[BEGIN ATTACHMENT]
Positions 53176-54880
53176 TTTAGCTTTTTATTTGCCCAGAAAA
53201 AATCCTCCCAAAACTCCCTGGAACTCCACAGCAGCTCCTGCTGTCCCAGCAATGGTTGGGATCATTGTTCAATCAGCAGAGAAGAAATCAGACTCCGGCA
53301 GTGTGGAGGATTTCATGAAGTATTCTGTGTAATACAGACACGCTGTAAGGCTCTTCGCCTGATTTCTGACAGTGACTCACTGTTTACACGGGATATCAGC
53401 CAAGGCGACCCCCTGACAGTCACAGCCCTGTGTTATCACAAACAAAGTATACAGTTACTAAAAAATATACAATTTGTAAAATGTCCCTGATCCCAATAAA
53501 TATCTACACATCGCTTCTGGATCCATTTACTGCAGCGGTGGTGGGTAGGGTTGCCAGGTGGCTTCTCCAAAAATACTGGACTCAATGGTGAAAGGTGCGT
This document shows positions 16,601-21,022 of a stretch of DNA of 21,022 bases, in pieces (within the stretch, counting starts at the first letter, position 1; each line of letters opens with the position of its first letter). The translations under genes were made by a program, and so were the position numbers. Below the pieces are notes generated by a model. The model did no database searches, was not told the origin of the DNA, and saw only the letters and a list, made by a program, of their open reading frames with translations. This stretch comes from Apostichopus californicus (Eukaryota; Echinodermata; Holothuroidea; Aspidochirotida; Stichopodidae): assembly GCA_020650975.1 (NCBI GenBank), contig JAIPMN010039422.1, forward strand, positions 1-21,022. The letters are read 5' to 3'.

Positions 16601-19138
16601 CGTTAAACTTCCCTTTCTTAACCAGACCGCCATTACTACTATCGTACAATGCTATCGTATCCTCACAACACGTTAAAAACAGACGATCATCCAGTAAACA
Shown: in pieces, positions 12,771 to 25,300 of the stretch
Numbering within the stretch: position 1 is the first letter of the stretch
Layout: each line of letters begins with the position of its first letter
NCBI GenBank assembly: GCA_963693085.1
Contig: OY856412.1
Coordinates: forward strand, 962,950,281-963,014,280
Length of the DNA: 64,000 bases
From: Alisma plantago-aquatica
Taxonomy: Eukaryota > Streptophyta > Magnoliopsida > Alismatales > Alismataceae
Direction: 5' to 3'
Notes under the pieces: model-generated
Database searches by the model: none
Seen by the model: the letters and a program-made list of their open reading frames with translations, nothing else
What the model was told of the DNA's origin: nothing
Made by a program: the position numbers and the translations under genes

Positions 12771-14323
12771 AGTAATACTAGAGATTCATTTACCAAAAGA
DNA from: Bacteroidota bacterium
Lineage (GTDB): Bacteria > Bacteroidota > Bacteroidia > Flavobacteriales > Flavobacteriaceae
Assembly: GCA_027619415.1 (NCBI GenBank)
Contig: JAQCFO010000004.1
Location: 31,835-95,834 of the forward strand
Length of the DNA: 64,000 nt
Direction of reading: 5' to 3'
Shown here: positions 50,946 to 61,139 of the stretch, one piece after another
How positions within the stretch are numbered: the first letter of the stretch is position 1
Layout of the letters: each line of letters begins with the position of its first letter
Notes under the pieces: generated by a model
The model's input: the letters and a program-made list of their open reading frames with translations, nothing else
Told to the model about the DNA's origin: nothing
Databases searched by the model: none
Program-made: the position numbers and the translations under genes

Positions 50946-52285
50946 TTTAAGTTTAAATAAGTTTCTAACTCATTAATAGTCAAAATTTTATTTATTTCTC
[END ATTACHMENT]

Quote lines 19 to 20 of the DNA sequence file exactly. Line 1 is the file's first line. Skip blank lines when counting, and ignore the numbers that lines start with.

Direction: 5' to 3'
Notes under the pieces: model-generated